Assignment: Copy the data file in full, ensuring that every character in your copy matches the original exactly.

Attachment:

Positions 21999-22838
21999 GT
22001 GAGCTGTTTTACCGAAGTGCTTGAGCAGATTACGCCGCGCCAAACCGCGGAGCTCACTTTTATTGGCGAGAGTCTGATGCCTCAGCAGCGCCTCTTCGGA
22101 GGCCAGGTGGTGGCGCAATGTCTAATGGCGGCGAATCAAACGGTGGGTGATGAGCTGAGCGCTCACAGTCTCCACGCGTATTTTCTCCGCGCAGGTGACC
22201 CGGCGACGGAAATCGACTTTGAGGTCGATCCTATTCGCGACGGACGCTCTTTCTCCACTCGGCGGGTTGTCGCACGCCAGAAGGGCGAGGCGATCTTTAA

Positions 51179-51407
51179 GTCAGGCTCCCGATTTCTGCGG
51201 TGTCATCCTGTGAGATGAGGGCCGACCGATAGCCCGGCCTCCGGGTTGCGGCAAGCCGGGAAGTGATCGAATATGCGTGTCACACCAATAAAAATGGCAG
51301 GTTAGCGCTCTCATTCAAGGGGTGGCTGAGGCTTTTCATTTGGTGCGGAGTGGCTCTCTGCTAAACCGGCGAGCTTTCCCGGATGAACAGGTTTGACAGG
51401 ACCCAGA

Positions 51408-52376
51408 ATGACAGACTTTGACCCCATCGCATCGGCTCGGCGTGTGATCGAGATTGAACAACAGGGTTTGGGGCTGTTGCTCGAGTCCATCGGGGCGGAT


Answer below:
Positions 21999-22838
21999 GT
22001 GAGCTGTTTTACCGAAGTGCTTGAGCAGATTACGCCGCGCCAAACCGCGGAGCTCACTTTTATTGGCGAGAGTCTGATGCCTCAGCAGCGCCTCTTCGGA
22101 GGCCAGGTGGTGGCGCAATGTCTAATGGCGGCGAATCAAACGGTGGGTGATGAGCTGAGCGCTCACAGTCTCCACGCGTATTTTCTCCGCGCAGGTGACC
22201 CGGCGACGGAAATCGACTTTGAGGTCGATCCTATTCGCGACGGACGCTCTTTCTCCACTCGGCGGGTTGTCGCACGCCAGAAGGGCGAGGCGATCTTTAA

Positions 51179-51407
51179 GTCAGGCTCCCGATTTCTGCGG
51201 TGTCATCCTGTGAGATGAGGGCCGACCGATAGCCCGGCCTCCGGGTTGCGGCAAGCCGGGAAGTGATCGAATATGCGTGTCACACCAATAAAAATGGCAG
51301 GTTAGCGCTCTCATTCAAGGGGTGGCTGAGGCTTTTCATTTGGTGCGGAGTGGCTCTCTGCTAAACCGGCGAGCTTTCCCGGATGAACAGGTTTGACAGG
51401 ACCCAGA

Positions 51408-52376
51408 ATGACAGACTTTGACCCCATCGCATCGGCTCGGCGTGTGATCGAGATTGAACAACAGGGTTTGGGGCTGTTGCTCGAGTCCATCGGGGCGGAT